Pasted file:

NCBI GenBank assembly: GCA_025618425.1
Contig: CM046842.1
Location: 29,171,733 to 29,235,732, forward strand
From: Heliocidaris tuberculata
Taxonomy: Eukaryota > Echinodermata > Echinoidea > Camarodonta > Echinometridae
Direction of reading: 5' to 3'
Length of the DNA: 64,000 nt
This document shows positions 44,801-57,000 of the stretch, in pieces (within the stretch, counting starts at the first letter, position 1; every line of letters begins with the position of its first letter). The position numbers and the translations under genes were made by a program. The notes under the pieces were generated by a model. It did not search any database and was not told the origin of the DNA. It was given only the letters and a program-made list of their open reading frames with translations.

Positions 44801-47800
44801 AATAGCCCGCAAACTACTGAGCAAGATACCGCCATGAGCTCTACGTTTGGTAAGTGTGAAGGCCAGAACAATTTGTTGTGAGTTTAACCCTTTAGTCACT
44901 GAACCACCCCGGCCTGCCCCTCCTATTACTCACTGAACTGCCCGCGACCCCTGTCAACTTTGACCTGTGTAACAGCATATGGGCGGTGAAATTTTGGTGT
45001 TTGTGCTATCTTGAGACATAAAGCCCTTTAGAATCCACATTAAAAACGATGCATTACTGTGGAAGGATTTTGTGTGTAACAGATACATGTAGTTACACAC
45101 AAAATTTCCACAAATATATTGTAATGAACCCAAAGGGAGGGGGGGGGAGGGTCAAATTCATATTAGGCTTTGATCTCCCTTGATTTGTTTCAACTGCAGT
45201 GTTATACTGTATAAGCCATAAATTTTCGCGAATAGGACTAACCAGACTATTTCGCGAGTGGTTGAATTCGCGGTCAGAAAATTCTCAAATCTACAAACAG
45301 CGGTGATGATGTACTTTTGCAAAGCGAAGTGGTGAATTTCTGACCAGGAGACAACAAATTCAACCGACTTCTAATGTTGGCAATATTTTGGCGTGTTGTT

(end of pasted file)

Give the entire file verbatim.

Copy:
NCBI GenBank assembly: GCA_025618425.1
Contig: CM046842.1
Location: 29,171,733 to 29,235,732, forward strand
From: Heliocidaris tuberculata
Taxonomy: Eukaryota > Echinodermata > Echinoidea > Camarodonta > Echinometridae
Direction of reading: 5' to 3'
Length of the DNA: 64,000 nt
This document shows positions 44,801-57,000 of the stretch, in pieces (within the stretch, counting starts at the first letter, position 1; every line of letters begins with the position of its first letter). The position numbers and the translations under genes were made by a program. The notes under the pieces were generated by a model. It did not search any database and was not told the origin of the DNA. It was given only the letters and a program-made list of their open reading frames with translations.

Positions 44801-47800
44801 AATAGCCCGCAAACTACTGAGCAAGATACCGCCATGAGCTCTACGTTTGGTAAGTGTGAAGGCCAGAACAATTTGTTGTGAGTTTAACCCTTTAGTCACT
44901 GAACCACCCCGGCCTGCCCCTCCTATTACTCACTGAACTGCCCGCGACCCCTGTCAACTTTGACCTGTGTAACAGCATATGGGCGGTGAAATTTTGGTGT
45001 TTGTGCTATCTTGAGACATAAAGCCCTTTAGAATCCACATTAAAAACGATGCATTACTGTGGAAGGATTTTGTGTGTAACAGATACATGTAGTTACACAC
45101 AAAATTTCCACAAATATATTGTAATGAACCCAAAGGGAGGGGGGGGGAGGGTCAAATTCATATTAGGCTTTGATCTCCCTTGATTTGTTTCAACTGCAGT
45201 GTTATACTGTATAAGCCATAAATTTTCGCGAATAGGACTAACCAGACTATTTCGCGAGTGGTTGAATTCGCGGTCAGAAAATTCTCAAATCTACAAACAG
45301 CGGTGATGATGTACTTTTGCAAAGCGAAGTGGTGAATTTCTGACCAGGAGACAACAAATTCAACCGACTTCTAATGTTGGCAATATTTTGGCGTGTTGTT